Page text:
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FNB Madibaz wing Khakalethu Bophi is relishing the prospect of playing in front of his home crowd when they take on UP-Tuks in their next FNB Varsity Cup rugby fixture on Monday.

The 23-year-old backline player, affectionately known by his teammates as Flash, is fresh from scoring two tries in this week's first game against Wits, which the Nelson Mandela University side lost 31-20.
Bophi, who made his Varsity Cup debut against NWU-Pukke last year, admitted next week's clash at the Madibaz Stadium would be a tough challenge against one of the powerhouses of the competition.
"But, yeah, the boys are ready for the Tuks game, and we are looking forward to playing at home with our crowd supporting us," he said.
"It will be a lot different from last year when we competed in a bio-bubble. From playing in that environment to experiencing a stadium filled with spectators makes a huge difference."
He said he found that Varsity Cup rugby was extremely quick and physical, which made it "a special moment" to cross the line twice against Wits.
"The team worked very hard to get the ball to me as quick as possible to score a brace in the corner last night (Monday)," the final year business management student said.
"I was obviously very happy to contribute to the team, although it's sad that we lost the game. But what mattered most is that we fought until the end.
"I feel like there were many positives from the game against Wits, but we learnt that we have to still work a bit more off the ball."
Bophi, who grew up in King William's Town (now Qonce) where he attended De Vos Malan High School, said his Varsity Cup rugby journey almost didn't happen after he received an athletics bursary from Nelson Mandela University due to his sprinting prowess.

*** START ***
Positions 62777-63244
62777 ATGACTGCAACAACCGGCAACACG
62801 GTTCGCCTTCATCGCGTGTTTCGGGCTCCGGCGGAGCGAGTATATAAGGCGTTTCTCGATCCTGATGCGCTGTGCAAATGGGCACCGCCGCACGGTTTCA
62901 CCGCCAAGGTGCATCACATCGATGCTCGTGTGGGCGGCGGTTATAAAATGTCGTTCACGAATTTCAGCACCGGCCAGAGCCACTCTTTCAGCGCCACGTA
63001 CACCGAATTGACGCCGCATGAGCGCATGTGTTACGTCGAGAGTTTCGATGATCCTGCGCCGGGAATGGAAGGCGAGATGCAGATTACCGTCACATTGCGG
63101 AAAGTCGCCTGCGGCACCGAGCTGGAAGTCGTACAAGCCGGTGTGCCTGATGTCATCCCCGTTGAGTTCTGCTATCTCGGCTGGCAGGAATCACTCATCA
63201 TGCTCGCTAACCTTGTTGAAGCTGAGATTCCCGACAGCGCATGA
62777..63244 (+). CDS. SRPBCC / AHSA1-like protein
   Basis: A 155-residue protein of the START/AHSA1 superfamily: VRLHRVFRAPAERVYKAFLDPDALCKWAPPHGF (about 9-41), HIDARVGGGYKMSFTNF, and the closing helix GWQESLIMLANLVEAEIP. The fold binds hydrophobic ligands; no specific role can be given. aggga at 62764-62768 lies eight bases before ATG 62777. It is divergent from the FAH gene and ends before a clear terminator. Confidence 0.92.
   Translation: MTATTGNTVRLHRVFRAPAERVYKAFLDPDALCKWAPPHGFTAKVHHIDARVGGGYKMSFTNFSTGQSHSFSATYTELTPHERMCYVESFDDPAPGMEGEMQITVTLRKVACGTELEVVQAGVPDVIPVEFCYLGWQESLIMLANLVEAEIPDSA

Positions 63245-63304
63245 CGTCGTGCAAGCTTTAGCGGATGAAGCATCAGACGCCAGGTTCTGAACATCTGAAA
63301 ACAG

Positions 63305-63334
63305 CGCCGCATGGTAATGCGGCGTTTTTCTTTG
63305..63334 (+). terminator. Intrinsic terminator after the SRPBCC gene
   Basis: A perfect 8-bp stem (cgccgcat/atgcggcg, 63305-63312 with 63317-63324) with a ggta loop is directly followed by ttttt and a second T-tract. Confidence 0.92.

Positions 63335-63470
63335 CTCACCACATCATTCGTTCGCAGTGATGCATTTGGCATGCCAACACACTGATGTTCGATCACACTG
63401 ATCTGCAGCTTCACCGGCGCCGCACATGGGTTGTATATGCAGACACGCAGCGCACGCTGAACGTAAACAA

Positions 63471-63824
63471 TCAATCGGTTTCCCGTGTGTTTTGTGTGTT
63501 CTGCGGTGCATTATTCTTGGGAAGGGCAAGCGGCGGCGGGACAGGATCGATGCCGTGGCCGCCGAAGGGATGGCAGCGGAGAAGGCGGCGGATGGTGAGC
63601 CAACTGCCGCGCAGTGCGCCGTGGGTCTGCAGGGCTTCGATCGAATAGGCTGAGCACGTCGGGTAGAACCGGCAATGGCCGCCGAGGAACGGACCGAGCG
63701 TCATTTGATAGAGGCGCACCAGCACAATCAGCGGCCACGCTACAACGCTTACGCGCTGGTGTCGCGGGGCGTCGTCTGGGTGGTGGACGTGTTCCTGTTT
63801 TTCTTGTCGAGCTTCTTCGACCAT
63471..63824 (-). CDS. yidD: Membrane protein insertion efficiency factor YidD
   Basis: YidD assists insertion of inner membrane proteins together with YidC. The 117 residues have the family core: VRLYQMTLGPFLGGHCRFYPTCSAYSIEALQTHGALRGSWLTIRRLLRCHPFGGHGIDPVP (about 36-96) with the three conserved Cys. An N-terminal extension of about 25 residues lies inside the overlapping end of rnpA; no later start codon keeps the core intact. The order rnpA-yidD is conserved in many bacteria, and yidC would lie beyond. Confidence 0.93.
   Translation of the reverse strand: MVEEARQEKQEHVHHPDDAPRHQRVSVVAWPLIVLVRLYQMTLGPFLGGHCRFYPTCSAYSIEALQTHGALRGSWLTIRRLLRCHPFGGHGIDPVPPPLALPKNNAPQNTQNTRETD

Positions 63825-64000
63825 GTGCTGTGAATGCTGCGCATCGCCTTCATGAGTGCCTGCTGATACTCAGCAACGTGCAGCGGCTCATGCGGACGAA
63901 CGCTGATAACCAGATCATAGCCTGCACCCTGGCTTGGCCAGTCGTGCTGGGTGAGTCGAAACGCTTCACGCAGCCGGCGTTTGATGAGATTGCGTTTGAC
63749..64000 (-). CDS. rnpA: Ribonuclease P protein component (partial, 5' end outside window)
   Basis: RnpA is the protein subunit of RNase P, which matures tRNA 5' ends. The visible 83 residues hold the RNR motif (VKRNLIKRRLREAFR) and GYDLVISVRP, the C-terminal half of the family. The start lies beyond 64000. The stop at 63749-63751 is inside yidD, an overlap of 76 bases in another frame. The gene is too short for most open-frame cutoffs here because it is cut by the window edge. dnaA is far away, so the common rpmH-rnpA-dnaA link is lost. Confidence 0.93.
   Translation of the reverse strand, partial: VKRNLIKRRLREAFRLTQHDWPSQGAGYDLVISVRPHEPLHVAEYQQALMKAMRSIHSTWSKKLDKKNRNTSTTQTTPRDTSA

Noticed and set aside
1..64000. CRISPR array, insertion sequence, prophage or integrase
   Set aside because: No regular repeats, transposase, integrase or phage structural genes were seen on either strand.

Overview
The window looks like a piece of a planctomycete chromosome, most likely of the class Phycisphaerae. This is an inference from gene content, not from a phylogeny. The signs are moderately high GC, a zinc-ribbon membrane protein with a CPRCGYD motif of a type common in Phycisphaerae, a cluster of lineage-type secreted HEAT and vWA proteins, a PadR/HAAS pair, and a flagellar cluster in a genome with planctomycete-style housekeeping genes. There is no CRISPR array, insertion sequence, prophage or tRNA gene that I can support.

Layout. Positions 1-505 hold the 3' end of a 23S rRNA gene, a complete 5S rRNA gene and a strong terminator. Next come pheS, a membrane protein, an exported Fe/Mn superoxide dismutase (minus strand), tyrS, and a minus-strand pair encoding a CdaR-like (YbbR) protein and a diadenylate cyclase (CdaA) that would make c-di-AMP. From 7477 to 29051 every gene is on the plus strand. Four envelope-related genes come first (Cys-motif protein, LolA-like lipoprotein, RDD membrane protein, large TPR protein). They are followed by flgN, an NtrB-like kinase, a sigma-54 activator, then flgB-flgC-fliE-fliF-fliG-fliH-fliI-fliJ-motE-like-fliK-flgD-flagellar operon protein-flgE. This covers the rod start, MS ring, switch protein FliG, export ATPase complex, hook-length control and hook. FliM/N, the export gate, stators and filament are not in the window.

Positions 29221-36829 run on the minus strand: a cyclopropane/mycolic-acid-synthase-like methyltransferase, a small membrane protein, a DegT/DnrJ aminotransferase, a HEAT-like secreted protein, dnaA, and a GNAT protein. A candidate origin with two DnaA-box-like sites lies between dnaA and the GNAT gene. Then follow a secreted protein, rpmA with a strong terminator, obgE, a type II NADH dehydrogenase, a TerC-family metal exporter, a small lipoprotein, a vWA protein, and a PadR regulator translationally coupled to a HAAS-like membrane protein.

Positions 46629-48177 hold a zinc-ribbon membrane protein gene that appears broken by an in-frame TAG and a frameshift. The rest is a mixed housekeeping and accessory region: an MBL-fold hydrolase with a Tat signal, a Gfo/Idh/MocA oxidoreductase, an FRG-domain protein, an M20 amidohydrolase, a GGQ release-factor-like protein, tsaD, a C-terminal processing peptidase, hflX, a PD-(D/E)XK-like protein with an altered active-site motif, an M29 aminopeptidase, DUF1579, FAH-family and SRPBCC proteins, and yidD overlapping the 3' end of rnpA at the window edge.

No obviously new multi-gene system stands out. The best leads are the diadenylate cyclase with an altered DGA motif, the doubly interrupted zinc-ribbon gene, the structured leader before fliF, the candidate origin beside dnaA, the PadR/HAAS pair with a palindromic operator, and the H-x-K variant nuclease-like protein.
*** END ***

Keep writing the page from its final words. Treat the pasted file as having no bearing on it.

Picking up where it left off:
"Although I started playing rugby when I was seven, the first challenge was to choose between athletics and rugby," admitted the speedster.
"But because I got a bursary for athletics when I was in matric, I chose athletics. Then I realised that, while I was doing athletics, I still loved rugby.
"I started playing Res League for fun and then during the Covid lockdown I decided to gym and changed my programmes from athletics to rugby.
"I worked so hard that when we got back to varsity and I received a call to join the Madibaz rugby side, it was easier because of the fitness work I had done."
Having had his passion for the game ignited when he represented Border U17 in a sevens tournament in Paarl in 2015, his career developed further in the Res League.
"One of my highlights was winning the Res League two years in a row. That was when I caught the eye of the Madibaz coaches and received a call to play in a trial for the Varsity Cup team."
Bophi said his approach to life, and rugby, was to keep his feet on the ground.
"I believe that staying humble and working hard when no one is watching are very important and this has contributed to my success."
It's an attitude he will continue to apply to his rugby as he prepares for one of Varsity Cup's toughest examinations on Monday.

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